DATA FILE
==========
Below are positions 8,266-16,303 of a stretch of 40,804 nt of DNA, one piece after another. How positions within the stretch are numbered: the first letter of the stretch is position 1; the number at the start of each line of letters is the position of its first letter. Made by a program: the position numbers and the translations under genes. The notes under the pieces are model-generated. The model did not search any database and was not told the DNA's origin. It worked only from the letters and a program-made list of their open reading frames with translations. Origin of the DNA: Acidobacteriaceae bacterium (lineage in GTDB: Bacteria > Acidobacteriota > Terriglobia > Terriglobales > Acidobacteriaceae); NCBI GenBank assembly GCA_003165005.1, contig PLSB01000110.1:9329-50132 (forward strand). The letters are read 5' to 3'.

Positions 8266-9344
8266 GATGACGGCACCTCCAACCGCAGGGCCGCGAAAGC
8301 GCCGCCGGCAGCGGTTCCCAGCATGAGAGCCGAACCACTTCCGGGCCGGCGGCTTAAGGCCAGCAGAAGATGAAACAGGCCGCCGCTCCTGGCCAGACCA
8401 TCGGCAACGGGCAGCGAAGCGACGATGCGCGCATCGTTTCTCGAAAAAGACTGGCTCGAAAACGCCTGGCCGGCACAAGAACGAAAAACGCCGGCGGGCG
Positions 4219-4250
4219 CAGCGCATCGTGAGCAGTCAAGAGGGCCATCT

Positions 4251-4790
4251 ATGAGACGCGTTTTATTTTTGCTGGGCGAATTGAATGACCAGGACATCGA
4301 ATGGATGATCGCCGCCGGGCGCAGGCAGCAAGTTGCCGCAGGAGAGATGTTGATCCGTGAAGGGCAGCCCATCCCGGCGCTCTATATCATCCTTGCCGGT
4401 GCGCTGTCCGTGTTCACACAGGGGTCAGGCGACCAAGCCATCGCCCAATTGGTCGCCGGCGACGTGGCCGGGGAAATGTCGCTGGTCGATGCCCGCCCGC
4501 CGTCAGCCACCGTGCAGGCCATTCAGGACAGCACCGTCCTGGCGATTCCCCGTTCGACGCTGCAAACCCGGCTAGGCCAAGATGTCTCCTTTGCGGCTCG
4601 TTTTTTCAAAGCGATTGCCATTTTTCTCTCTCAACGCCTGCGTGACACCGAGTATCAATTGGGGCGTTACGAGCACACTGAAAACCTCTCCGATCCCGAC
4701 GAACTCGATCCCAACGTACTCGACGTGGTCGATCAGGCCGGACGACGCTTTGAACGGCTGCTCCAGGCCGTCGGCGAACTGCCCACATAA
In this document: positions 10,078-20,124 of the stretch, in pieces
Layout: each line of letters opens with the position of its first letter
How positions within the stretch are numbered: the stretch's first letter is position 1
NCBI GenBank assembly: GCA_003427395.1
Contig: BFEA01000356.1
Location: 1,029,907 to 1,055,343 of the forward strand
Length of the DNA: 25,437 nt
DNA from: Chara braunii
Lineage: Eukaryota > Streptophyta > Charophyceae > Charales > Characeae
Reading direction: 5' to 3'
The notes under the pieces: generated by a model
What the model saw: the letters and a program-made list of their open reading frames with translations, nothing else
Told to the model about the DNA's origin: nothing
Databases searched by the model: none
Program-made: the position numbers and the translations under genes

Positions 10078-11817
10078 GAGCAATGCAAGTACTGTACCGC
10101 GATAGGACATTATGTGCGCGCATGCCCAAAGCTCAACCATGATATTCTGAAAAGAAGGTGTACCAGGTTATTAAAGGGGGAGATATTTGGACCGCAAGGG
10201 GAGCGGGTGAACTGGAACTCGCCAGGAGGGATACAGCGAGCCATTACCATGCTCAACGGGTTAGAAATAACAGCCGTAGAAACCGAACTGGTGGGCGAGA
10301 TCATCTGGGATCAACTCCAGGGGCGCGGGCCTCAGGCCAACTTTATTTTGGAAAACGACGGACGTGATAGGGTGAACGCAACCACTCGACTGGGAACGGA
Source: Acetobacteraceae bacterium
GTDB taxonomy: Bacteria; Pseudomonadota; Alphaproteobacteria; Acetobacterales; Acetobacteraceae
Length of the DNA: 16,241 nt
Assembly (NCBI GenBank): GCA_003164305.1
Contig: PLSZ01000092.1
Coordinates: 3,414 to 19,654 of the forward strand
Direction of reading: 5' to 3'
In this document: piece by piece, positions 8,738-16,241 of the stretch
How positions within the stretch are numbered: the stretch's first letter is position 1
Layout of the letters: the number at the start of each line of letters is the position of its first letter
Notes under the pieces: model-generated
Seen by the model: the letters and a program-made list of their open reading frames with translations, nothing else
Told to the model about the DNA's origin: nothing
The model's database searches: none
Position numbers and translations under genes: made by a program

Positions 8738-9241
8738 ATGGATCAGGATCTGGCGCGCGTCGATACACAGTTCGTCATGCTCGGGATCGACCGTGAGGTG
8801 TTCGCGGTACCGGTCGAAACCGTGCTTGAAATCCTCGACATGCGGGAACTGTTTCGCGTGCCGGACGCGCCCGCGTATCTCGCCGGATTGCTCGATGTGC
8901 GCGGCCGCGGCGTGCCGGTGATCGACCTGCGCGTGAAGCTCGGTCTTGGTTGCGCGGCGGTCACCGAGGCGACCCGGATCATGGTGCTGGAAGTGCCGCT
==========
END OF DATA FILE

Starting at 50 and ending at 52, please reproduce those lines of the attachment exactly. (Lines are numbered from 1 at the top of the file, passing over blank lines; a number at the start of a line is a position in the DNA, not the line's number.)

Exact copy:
Positions 8738-9241
8738 ATGGATCAGGATCTGGCGCGCGTCGATACACAGTTCGTCATGCTCGGGATCGACCGTGAGGTG
8801 TTCGCGGTACCGGTCGAAACCGTGCTTGAAATCCTCGACATGCGGGAACTGTTTCGCGTGCCGGACGCGCCCGCGTATCTCGCCGGATTGCTCGATGTGC